Ambassador David Friedman in an Interview with Newsmax's Daniel Cohen (video grab)

In the last six months, former U.S. Ambassador to Israel, David Friedman has been very vocal in his criticism of the Biden administration, specifically as it relates to Israel's war on Hamas. However, recently the tone has increased as has his appearances and what began as softball critiques expected of those on opposite ends of the political spectrum has now morphed into outright condemnation, even going so far as to say that the Biden administration is aiding Hamas. From webcasts to appearances on major American cable news networks, the Ambassador is making sure his opinions are being heard.

This morning, in a revealing discussion with Israeli media outlet Yediot Ahronot's "Ynet Studio", Friedman voiced strong criticisms regarding the current U.S. administration's approach toward Israel, particularly in the context of the recent United Nations Security Council resolution related to the cease-fire in Gaza. Friedman characterized the U.S.'s failure to veto the resolution as a profound letdown, implicating not only President Biden but the Democratic Party as a whole in what he describes as a betrayal of Israel.

Friedman's comments come against a backdrop of escalating tensions and complex dynamics on the global stage, especially considering the ongoing conflict in Gaza. He pointed to the celebration of the UN resolution in Tehran by Hamas leader Ismail Haniyeh as evidence of the opposition's bolstered confidence, which he believes complicates efforts to negotiate the release of hostages held by Hamas. Such developments, according to Friedman, raise legitimate questions about the strength and future of the U.S.-Israel alliance.

Expanding on his critique, Friedman suggested that the actions of key Democratic figures, from Bernie Sanders to Chuck Schumer, have contributed to a disheartening shift in the party's stance toward Israel. He emphasized the importance of addressing any disagreements privately, rather than through international bodies like the United Nations, which he argues have historically not been allies of Israel.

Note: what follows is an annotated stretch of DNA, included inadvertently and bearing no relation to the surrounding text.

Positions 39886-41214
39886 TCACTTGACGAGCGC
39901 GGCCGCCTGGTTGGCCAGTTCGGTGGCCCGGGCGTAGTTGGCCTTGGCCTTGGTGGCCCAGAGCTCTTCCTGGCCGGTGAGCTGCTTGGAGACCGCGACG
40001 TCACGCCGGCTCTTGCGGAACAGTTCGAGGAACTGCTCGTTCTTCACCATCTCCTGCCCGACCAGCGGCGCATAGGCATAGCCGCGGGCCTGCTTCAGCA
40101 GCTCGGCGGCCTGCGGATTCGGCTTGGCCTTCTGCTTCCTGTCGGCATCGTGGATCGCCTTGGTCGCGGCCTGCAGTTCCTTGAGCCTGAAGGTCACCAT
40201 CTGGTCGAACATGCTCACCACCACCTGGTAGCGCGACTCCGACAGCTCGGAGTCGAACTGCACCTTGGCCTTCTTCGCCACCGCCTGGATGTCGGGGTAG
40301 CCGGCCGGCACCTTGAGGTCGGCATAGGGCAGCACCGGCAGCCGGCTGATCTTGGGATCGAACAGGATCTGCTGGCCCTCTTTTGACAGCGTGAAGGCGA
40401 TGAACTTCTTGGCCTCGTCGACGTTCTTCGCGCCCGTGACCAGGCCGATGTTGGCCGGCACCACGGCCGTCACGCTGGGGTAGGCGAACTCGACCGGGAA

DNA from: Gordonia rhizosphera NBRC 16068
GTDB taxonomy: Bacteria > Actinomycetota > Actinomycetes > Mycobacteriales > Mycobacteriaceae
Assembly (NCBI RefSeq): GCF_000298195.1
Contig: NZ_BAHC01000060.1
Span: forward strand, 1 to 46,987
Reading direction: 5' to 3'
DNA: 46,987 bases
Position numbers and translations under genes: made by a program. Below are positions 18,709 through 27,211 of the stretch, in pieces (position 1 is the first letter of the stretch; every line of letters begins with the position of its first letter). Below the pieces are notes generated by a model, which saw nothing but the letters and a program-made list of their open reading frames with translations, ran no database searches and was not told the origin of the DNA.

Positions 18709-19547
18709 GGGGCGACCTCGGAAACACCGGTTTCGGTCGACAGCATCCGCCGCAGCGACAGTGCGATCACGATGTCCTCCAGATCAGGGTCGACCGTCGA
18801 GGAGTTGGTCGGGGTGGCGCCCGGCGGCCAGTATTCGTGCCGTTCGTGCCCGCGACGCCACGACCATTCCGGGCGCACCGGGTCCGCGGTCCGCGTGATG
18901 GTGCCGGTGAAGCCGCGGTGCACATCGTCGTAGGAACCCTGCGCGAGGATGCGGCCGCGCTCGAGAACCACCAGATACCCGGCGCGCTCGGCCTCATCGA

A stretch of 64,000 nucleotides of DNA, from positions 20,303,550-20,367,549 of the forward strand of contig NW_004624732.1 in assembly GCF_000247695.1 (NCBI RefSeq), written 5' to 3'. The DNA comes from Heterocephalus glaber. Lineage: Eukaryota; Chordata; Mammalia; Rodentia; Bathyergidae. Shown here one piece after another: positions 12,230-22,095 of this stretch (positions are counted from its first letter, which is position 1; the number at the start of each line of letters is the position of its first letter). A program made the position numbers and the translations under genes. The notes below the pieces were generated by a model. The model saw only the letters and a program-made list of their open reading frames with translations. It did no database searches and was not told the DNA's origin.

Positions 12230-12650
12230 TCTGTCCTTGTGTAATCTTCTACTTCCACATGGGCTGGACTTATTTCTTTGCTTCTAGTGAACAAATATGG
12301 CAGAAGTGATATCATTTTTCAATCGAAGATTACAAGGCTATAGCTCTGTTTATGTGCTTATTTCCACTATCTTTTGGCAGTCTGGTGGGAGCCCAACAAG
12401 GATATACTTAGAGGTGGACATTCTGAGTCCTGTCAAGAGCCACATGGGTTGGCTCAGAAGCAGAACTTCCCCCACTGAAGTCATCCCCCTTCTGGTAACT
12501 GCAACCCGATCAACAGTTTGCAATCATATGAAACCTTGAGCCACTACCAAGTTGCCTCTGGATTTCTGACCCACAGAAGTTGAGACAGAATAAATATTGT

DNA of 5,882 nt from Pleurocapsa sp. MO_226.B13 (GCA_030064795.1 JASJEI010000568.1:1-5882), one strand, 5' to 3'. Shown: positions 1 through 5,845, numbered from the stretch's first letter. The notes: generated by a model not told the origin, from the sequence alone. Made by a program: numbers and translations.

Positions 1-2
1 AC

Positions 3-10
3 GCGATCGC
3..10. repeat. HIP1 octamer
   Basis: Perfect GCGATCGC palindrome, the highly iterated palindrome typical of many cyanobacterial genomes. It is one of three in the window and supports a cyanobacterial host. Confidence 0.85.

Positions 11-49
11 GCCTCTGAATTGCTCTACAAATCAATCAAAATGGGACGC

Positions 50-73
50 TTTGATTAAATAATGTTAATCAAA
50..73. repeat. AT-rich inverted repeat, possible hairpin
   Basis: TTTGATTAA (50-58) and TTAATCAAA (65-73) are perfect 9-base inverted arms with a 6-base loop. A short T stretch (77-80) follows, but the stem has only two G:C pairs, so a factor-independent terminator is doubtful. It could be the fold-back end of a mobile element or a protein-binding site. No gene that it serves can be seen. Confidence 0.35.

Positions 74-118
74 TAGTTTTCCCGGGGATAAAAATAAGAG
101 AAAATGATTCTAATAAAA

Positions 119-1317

Friedman also highlighted the potential long-term ramifications of the current strategy in Gaza. He warned that if the conflict concludes without the complete dismantlement of Hamas, its leader Yahya Sinwar could emerge as a celebrated figure among adversaries, further complicating regional stability.  Last week, Friedman told Newsmax's Daniel Cohen that that no one is paying attention to Biden's statements and actions in the world as much as Hamas’ leader in Gaza Yahya al-Sinwar. Friedman said: "Do you know who is listening most carfully to this, of all people? Yahya Sinwar the head of Hamas. And he hears is and do you know what he says? He says, 'look what I did. I destroyed the relationship between America and Israel. I undermined the elected leader of the Jewish State. I have brought America to a point of friction with Israel and that makes me a big winner'." 

On Israel's Channel 14 last week, Friedman said that It was common knowledge that Hamas cannot beat Israel in a military war and therefore, the Palestinian terror group’s hopes are reliant on the U.S. using their pressure to force Israel to stop the war.  Friedman further attributed Biden's policy to what he defined as “narrow partisan interests” in an election year where it seems the race is a rematch of 2020 between him and former President Trump, a suggesting it aims to placate the significant Arab voting population in states like Michigan and Minnesota.

Addressing the timing of these developments amid an election year in the U.S., Friedman suggested that electoral politics should not dictate foreign policy decisions, especially when it comes to matters of principle and strategic partnership with allies like Israel. He reflected on the approach of the Trump administration, under which he served, as being more unequivocally supportive of Israel's right to self-defense and less inclined toward pushing for a two-state solution or a premature cease-fire.

The conversation with Friedman underscores a period of introspection and potential recalibration in U.S.-Israel relations, highlighting the intricate interplay between domestic politics, international diplomacy, and the imperatives of national security.

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